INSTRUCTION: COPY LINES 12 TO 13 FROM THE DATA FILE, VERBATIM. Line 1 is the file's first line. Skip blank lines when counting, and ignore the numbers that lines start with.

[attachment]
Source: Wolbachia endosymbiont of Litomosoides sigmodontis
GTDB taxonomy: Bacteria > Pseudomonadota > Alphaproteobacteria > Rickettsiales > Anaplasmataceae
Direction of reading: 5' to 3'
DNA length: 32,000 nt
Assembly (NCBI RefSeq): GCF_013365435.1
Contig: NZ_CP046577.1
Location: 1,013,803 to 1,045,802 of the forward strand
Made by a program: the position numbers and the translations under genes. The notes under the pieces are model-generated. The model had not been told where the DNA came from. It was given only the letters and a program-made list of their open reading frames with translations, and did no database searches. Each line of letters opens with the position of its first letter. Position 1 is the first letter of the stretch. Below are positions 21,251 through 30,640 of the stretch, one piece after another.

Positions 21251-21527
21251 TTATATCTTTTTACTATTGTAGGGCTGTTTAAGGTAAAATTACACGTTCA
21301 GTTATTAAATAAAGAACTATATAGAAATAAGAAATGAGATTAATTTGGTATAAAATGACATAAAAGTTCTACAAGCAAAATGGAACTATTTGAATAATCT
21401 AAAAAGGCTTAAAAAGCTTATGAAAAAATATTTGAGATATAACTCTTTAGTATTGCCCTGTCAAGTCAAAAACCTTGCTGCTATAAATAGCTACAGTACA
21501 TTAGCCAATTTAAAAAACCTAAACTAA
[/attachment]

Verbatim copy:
21401 AAAAAGGCTTAAAAAGCTTATGAAAAAATATTTGAGATATAACTCTTTAGTATTGCCCTGTCAAGTCAAAAACCTTGCTGCTATAAATAGCTACAGTACA
21501 TTAGCCAATTTAAAAAACCTAAACTAA